The Raduga K-10S (NATO reporting name: AS-2 Kipper) was a Soviet supersonic anti-ship missile that was usually nuclear-armed. Its development began in 1955, and it entered service with the Soviet armed forces in 1961. The Kipper missile was a very large one, approximately the size of a small jet fighter, because of the rather primitive state of anti-ship missile technology in the 1950s and 60s. This missile was never used in combat anywhere.
A single Kipper missile could be carried below the belly of a bomber, usually the Tupolev Tu-16K-10 Badger C. The Kipper's long range enabled it to be launched, hypothetically, from beyond the range of any shipboard surface-to-air missiles or anti-aircraft guns of that time. The only defense against the Kipper was the naval jet fighter aircraft, operating from either an aircraft carrier or a shore airfield. In flight tests, the Kipper cruised on its approach to a target at an altitude of about 10,000 meters, using inertial guidance until it reaches a range of about 100 to 110 kilometers from the target, where it enters a shallow 15 degree dive, commanded by a mid-course update via radio link. When it reaches a range of 60 to 70 kilometers it levels out at an altitude of between 800 and 1,000 meters where it cruises until it reaches a range of 10 to 16 kilometers, when the missile's active radar homing guidance is engaged. It then enters a dive, striking the target vessel close to or below the waterline.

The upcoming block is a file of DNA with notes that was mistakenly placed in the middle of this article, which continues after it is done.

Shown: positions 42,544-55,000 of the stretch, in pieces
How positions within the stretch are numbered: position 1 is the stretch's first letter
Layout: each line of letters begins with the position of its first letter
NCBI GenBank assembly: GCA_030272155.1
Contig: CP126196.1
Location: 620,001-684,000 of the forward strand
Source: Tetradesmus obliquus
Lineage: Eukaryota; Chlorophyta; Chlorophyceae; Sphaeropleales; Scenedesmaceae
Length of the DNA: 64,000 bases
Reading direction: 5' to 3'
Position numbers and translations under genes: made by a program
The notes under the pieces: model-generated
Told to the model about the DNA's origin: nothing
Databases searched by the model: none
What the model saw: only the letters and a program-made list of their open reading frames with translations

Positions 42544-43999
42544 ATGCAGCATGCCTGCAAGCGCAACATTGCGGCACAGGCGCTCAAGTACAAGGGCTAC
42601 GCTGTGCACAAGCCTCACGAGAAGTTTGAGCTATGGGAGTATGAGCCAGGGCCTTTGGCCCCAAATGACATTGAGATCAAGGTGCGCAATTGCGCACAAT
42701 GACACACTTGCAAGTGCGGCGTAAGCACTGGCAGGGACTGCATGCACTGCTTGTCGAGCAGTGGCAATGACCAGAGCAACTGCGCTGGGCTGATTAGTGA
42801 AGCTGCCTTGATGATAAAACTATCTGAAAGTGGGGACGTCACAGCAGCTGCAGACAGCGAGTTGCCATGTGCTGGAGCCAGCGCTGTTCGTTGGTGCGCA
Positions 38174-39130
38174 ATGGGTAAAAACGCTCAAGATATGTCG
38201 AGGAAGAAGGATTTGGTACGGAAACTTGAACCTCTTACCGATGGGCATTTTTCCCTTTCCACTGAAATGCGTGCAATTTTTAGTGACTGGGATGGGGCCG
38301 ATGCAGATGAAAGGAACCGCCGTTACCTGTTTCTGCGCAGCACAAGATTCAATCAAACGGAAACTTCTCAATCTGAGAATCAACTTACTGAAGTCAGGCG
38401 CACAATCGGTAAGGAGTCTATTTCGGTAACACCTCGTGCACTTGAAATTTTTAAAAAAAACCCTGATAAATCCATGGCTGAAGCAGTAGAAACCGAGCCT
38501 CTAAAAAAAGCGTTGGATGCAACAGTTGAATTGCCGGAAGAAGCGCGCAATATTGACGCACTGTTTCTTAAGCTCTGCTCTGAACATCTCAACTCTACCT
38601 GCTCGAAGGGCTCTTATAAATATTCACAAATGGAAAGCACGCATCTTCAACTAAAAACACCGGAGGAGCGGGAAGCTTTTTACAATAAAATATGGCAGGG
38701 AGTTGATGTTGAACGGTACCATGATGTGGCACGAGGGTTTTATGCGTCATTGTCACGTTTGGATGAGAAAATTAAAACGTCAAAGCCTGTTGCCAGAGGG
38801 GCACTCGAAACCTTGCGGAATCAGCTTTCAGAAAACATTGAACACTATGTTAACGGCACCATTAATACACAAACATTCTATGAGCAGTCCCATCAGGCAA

- Length: 9.75 m
- Wing span: 4.18 m
- Diameter: 1 m
- Launch weight: 4,533 kg
- Warhead weight: 940 kg
- Range: 110 km to 325 km
- Launch altitude: 1,500 to 11,000 m
- Cruise speed: 2,030 km/h
- Engine: Mikulin M-9FK
- Gordon, Yefim (2004). Soviet/Russian Aircraft Weapons Since World War Two. Hinckley, England: Midland Publishing. ISBN 1-85780-188-1.
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